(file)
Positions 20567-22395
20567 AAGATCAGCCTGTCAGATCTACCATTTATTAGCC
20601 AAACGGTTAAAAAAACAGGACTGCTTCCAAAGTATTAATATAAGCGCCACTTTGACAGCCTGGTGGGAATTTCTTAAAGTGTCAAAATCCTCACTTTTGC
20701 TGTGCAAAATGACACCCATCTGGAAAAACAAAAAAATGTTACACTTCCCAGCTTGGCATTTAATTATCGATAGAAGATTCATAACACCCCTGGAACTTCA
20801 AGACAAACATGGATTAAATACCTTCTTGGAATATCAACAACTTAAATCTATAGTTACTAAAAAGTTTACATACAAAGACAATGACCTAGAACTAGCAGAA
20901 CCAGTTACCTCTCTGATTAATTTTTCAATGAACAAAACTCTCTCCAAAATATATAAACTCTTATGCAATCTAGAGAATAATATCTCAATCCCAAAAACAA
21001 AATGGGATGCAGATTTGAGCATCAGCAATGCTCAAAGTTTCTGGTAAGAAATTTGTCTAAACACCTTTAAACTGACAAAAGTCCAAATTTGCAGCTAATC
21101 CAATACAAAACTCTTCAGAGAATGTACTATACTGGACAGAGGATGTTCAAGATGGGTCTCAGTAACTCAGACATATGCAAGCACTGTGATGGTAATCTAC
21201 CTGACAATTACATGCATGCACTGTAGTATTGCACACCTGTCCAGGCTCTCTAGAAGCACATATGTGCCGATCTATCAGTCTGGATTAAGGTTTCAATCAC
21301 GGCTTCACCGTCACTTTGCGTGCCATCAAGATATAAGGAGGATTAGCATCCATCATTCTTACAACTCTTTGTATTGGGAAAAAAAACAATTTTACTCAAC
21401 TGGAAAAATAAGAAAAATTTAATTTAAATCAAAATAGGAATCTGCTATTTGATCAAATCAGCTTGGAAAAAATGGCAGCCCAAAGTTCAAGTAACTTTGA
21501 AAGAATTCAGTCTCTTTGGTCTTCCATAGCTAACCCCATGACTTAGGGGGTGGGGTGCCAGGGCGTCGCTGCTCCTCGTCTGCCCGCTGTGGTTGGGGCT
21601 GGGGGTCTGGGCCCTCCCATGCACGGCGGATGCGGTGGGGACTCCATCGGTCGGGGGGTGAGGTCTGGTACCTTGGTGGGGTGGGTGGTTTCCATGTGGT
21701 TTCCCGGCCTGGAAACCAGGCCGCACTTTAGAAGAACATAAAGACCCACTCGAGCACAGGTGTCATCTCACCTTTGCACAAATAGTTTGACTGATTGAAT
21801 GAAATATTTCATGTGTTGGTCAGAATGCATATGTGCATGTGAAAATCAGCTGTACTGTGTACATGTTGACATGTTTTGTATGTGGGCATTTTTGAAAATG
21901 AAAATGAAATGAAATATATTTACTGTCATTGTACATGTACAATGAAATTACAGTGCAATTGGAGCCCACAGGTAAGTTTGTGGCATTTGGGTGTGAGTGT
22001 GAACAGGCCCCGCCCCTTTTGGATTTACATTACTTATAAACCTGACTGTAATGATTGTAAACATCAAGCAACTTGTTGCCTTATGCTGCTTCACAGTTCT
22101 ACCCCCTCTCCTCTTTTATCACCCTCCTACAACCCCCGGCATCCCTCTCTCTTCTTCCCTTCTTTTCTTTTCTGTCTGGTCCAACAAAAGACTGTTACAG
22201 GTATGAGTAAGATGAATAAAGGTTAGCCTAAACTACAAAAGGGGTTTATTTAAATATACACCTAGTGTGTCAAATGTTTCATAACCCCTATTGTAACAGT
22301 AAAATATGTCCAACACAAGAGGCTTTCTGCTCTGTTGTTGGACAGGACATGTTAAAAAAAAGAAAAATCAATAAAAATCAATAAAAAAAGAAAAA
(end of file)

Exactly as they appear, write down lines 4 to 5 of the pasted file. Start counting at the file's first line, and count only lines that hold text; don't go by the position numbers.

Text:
20701 TGTGCAAAATGACACCCATCTGGAAAAACAAAAAAATGTTACACTTCCCAGCTTGGCATTTAATTATCGATAGAAGATTCATAACACCCCTGGAACTTCA
20801 AGACAAACATGGATTAAATACCTTCTTGGAATATCAACAACTTAAATCTATAGTTACTAAAAAGTTTACATACAAAGACAATGACCTAGAACTAGCAGAA